The entire Bay Area experienced record price growth and chronically low inventory, putting more upward pressure on prices. In 2016 the market is starting to ease up slightly. In Los Angeles, the number of homes for sale isn't keeping up with demand, especially in popular neighborhoods on the Eastside and near downtown.


The combination of limited inventory and prices that have escalated dramatically in San Francisco and Los Angeles - the median price of a home in San Francisco was recently as high as $1 million - makes these markets difficult for first-timers, so many choose to rent instead. The further from the coastline, the more affordable the properties - but home buyers need to be willing to trade off a longer commute in order to be able to buy a house.


In San Diego, as properties get further from the coast, prices reduce accordingly.


Closing Costs Add to the Cost of Homeownership in California

When you've got a place under contract, you may think your journey is done, but remember, you'll need to pay closing costs at settlement. Closing costs in California average $1,834 for a $200,000 home with a 20 percent down payment, slightly lower than the national average of $1,847. However, keep in mind, your costs will be a lot higher if you buy a more expensive home.

Closing costs vary from one location to another, even within California, due to county and city recording fees and transfer taxes. Traditionally, in California, sellers pay the transfer tax, but that is negotiable so be prepared to confirm what you need to pay at the closing. You don't have to hire a lawyer in California to handle your settlement, which could keep costs a little lower than in other states.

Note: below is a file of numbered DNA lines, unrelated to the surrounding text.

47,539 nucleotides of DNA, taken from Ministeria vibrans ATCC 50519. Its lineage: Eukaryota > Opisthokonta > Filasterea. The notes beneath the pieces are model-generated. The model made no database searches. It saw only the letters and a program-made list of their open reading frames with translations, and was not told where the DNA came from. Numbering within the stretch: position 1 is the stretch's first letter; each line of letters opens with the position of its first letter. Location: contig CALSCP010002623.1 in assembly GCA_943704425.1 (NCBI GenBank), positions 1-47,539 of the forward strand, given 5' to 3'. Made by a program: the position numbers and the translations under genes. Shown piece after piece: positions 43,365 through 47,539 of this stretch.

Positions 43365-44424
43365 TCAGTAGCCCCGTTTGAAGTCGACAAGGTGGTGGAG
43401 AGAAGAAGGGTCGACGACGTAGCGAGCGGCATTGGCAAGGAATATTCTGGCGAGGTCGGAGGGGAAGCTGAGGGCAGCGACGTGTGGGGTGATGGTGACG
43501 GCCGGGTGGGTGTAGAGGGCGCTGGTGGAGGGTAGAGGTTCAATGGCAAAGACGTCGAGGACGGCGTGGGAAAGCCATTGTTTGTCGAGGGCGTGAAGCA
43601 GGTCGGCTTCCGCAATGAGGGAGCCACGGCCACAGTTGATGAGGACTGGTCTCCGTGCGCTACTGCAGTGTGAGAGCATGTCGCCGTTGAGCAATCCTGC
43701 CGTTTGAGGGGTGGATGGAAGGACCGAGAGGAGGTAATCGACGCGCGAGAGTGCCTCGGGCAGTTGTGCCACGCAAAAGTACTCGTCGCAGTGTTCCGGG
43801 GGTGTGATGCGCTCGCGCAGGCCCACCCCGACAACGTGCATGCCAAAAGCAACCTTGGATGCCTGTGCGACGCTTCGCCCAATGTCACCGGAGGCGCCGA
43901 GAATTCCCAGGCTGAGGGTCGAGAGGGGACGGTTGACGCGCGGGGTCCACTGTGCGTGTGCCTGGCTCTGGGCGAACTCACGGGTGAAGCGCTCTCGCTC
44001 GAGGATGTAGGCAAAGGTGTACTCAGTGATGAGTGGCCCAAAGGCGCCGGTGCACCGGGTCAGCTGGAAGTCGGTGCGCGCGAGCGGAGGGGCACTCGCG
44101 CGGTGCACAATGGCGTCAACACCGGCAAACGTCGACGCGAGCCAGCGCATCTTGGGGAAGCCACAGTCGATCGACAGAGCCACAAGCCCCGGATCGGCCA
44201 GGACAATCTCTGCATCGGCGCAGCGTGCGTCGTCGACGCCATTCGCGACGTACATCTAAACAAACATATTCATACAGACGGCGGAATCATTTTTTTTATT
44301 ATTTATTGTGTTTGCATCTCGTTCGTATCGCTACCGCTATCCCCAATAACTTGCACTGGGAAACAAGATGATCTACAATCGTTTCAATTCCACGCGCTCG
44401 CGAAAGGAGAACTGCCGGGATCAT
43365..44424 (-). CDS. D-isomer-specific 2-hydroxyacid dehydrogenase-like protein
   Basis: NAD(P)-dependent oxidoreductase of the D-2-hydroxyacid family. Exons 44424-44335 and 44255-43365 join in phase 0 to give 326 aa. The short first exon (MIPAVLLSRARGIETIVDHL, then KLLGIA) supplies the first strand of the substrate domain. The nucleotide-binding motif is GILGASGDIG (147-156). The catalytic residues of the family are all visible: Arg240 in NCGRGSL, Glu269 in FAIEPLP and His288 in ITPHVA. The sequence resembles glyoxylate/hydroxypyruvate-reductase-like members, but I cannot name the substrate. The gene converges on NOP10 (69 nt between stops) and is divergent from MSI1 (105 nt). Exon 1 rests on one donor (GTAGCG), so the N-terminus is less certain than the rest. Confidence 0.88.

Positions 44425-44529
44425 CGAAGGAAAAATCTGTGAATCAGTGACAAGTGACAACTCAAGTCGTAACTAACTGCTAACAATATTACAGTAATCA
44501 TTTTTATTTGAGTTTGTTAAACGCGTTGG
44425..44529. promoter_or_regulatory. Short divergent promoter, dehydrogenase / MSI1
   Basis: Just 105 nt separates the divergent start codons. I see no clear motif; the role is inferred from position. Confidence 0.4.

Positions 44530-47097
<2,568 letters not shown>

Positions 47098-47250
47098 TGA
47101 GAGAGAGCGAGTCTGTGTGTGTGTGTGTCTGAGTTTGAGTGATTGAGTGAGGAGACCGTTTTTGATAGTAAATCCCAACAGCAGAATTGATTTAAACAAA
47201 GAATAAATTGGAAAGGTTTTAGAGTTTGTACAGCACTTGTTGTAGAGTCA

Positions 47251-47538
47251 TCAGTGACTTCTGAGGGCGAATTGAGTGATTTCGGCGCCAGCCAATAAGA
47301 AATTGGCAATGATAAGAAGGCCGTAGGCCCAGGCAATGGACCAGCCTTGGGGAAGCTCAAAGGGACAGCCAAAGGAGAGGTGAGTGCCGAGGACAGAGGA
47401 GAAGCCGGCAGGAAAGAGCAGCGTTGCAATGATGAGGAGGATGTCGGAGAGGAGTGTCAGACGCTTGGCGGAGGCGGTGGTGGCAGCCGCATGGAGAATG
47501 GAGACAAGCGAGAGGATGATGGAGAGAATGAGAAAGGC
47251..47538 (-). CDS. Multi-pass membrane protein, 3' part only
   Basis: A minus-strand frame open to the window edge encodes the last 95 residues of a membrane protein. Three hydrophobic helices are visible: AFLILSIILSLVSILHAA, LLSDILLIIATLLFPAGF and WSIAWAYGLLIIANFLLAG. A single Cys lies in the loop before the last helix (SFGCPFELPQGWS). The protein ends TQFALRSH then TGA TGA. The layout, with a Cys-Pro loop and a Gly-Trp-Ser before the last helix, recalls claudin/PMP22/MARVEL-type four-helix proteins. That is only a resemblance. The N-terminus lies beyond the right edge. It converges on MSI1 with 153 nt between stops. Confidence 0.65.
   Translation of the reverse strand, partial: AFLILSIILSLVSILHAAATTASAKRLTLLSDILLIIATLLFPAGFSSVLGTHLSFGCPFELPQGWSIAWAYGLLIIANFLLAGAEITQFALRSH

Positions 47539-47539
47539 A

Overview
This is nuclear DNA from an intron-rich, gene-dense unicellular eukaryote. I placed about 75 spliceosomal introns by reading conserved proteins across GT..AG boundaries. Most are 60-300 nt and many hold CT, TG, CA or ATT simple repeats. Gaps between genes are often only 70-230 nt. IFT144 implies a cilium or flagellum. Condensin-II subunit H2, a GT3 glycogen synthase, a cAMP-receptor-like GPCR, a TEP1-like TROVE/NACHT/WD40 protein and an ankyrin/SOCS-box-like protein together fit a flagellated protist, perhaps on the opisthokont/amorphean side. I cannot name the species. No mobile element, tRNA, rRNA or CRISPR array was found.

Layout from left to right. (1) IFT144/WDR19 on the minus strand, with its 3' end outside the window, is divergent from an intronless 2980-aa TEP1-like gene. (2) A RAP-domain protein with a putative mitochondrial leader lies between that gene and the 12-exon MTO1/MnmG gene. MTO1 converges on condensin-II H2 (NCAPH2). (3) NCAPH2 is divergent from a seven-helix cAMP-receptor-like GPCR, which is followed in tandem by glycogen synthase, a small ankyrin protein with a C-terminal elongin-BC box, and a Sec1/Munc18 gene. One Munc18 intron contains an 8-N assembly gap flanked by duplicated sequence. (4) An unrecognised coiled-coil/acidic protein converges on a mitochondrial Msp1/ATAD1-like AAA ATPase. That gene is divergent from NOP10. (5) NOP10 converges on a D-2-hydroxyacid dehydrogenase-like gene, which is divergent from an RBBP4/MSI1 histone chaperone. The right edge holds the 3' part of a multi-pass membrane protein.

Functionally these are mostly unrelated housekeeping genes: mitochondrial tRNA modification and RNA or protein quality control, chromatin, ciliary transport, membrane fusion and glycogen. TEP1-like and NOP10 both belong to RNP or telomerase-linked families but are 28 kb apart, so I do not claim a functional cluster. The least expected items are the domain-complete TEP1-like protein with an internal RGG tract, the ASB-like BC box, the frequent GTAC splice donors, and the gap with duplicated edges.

Average Closing Costs in the Golden State

Your closing costs will vary depending on the lender you choose and where you live, but here's an idea of what you might expect to pay.

Average Origination
Average Third-Party
Average Total Closing

Source: Bankrate's 2015 survey of closing costs.

Refinancing a Mortgage in California

Refinancing options depend primarily on your credit qualifications and the appraised value of your home. Home values vary from one part of the state to another, so it's essential to consult a lender with solid knowledge of your home type and your neighborhood to get a true picture of your refinancing choices.

"Refinancing has recently experienced an unexpected increase, as mortgage rates fell after the Brexit vote in the United Kingdom," says Sharga. "Rates are likely to dip below the historically low rates we saw a few years ago. So, for homeowners with interest rates above 4.5 percent, there should be ample incentive to at least look at refinancing. Most home prices in the state have fully recovered from the housing downturn so as a whole, the state's borrowers aren't underwater on their loans. There are some pockets, however - places like Richmond, for example - where prices haven't recovered, and may not for the foreseeable future. For those borrowers, refinancing continues to be an unavailable option."

In high-cost housing markets such as San Francisco, a homeowner with a $900,000 mortgage could save substantially with even a small difference in interest rate. For example, a $900,000 loan at 4 percent has a principal and interest payment of $4,297. That same loan at 3.5 percent has a monthly principal and interest payment of $4,041, a savings of $256 per month and nearly $3,000 annually.

More Resources for California Homebuyers

Online homebuyer education classes

are available through eHome America.

The California Housing Finance Agency site

includes comprehensive information about statewide programs including low interest loans, down payment assistance and tax credits.

The California Bureau of Real Estate

provides consumers with the option to check the license and complaint history of individual real estate agents.

The California Department of Veterans Affairs

has information about loans for veterans in the state.

The U.S. Department of Agriculture

has a California page on its site with links to information about homebuyer programs in rural areas of the state.

The U.S. Department of Housing and Urban Development

has a portal on its site with links to California homebuyer resources by county and by city.

The Golden State Finance Authority

has information about grants to help low and moderate income families buy a home.

HUD also has a website

where California buyers can find information about HUD-owned homes for sale.